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Toyota to Alter Plans for SUV, Truck Production in Favor of Building Prius in U.S.

Toyota is responding to changes in consumer demand and improving the production efficiency and stability of its North American operations by adjusting the production mix at three plants. The changes include the addition of the Prius hybrid sedan to its North American lineup. In addition, Toyota will temporarily suspend Tundra and Sequoia production beginning Aug. 8 due to the declining overall market for full-size trucks and SUVs.

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ERLANGER, Ky. — Toyota is responding to changes in consumer demand and improving the production efficiency and stability of its North American operations by adjusting the production mix at three plants. The changes include the addition of the Prius hybrid sedan to its North American lineup.

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Yesterday, Toyota announced that its Prius model will be built at a plant currently under construction in Blue Springs, Miss. Production is scheduled to begin in late 2010. Prius will join the Kentucky-built Camry Hybrid as the second Toyota hybrid built in North America.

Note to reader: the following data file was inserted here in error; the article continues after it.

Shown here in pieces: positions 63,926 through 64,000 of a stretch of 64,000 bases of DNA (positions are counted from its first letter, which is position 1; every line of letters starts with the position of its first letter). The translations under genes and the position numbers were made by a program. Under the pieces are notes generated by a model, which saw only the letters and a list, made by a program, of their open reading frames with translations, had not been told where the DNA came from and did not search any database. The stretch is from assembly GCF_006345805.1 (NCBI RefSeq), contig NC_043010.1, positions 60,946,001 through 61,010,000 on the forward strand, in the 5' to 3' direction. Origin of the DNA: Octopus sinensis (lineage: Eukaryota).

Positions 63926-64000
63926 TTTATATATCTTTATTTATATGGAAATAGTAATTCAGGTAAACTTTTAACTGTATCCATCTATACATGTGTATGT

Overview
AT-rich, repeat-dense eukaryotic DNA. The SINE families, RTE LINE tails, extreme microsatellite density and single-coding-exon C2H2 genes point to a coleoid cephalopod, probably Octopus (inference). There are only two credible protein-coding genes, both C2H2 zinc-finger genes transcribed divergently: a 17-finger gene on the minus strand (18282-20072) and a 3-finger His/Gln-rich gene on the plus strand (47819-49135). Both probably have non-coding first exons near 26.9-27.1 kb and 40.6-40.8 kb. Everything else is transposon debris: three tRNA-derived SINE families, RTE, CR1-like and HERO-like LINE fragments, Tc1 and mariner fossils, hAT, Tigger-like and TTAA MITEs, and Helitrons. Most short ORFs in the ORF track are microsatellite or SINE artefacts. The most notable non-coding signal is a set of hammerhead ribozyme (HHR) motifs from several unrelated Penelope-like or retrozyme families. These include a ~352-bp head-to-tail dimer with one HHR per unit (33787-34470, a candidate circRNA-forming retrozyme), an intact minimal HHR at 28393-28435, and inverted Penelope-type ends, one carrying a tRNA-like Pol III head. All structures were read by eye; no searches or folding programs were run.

The Highlander mid-size SUV, originally scheduled to be built in Mississippi, will now be manufactured in Princeton, Ind., beginning in Fall 2009. Production of the Tundra full-size pick-up truck, currently built in Indiana and Texas, will be consolidated at the company’s San Antonio plant in Spring 2009.

In addition, Toyota will temporarily suspend Tundra and Sequoia production beginning Aug. 8 due to the declining overall market for full-size trucks and SUVs. Production is scheduled to resume in early November. Team members at both facilities, as well as the Huntsville, Ala., plant that builds Tundra and Sequoia engines, will continue to be provided work.

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"The truck market continues to worsen, so unfortunately we must temporarily suspend production. But this good news about production mix demonstrates our long-term commitment to our North American operations and to our team members, supplier partners and communities where our plants are located," said Jim Wiseman, vice president/external affairs for Toyota Motor Engineering & Manufacturing North America (TEMA). "By using this downturn as an opportunity to develop team members and improve our operations, we hope to emerge even stronger."

For more information about Toyota, visit: www.toyota.com.

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